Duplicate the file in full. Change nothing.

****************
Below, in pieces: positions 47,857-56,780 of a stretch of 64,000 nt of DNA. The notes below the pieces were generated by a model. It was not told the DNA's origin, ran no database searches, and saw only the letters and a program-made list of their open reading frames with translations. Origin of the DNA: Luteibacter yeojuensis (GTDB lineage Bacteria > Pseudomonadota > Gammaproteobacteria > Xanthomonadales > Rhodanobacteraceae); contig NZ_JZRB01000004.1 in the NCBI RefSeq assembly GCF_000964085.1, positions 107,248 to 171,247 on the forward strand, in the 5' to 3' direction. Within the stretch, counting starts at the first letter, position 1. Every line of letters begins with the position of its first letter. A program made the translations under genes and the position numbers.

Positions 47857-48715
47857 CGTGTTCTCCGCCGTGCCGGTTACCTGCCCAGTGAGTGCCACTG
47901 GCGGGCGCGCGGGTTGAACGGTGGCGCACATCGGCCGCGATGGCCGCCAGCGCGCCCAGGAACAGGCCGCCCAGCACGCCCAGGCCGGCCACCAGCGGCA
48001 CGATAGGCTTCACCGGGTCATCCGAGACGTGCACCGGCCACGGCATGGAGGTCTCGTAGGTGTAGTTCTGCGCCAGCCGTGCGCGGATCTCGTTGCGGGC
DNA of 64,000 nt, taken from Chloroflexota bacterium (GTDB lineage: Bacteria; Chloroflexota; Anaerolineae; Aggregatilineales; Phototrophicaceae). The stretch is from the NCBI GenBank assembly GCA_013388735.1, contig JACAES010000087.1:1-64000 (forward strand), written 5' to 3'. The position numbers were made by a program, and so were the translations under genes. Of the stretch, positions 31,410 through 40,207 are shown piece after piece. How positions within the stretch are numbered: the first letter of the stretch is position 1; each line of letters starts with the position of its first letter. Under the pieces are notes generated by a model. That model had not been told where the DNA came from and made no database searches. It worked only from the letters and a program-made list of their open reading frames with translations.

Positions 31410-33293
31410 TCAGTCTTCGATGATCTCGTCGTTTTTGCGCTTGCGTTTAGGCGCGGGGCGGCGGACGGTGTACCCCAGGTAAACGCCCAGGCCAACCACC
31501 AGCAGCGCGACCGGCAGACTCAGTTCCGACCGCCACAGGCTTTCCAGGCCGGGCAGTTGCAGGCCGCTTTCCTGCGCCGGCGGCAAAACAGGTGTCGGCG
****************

Below, in pieces: positions 47,857-56,780 of a stretch of 64,000 nt of DNA. The notes below the pieces were generated by a model. It was not told the DNA's origin, ran no database searches, and saw only the letters and a program-made list of their open reading frames with translations. Origin of the DNA: Luteibacter yeojuensis (GTDB lineage Bacteria > Pseudomonadota > Gammaproteobacteria > Xanthomonadales > Rhodanobacteraceae); contig NZ_JZRB01000004.1 in the NCBI RefSeq assembly GCF_000964085.1, positions 107,248 to 171,247 on the forward strand, in the 5' to 3' direction. Within the stretch, counting starts at the first letter, position 1. Every line of letters begins with the position of its first letter. A program made the translations under genes and the position numbers.

Positions 47857-48715
47857 CGTGTTCTCCGCCGTGCCGGTTACCTGCCCAGTGAGTGCCACTG
47901 GCGGGCGCGCGGGTTGAACGGTGGCGCACATCGGCCGCGATGGCCGCCAGCGCGCCCAGGAACAGGCCGCCCAGCACGCCCAGGCCGGCCACCAGCGGCA
48001 CGATAGGCTTCACCGGGTCATCCGAGACGTGCACCGGCCACGGCATGGAGGTCTCGTAGGTGTAGTTCTGCGCCAGCCGTGCGCGGATCTCGTTGCGGGC
DNA of 64,000 nt, taken from Chloroflexota bacterium (GTDB lineage: Bacteria; Chloroflexota; Anaerolineae; Aggregatilineales; Phototrophicaceae). The stretch is from the NCBI GenBank assembly GCA_013388735.1, contig JACAES010000087.1:1-64000 (forward strand), written 5' to 3'. The position numbers were made by a program, and so were the translations under genes. Of the stretch, positions 31,410 through 40,207 are shown piece after piece. How positions within the stretch are numbered: the first letter of the stretch is position 1; each line of letters starts with the position of its first letter. Under the pieces are notes generated by a model. That model had not been told where the DNA came from and made no database searches. It worked only from the letters and a program-made list of their open reading frames with translations.

Positions 31410-33293
31410 TCAGTCTTCGATGATCTCGTCGTTTTTGCGCTTGCGTTTAGGCGCGGGGCGGCGGACGGTGTACCCCAGGTAAACGCCCAGGCCAACCACC
31501 AGCAGCGCGACCGGCAGACTCAGTTCCGACCGCCACAGGCTTTCCAGGCCGGGCAGTTGCAGGCCGCTTTCCTGCGCCGGCGGCAAAACAGGTGTCGGCG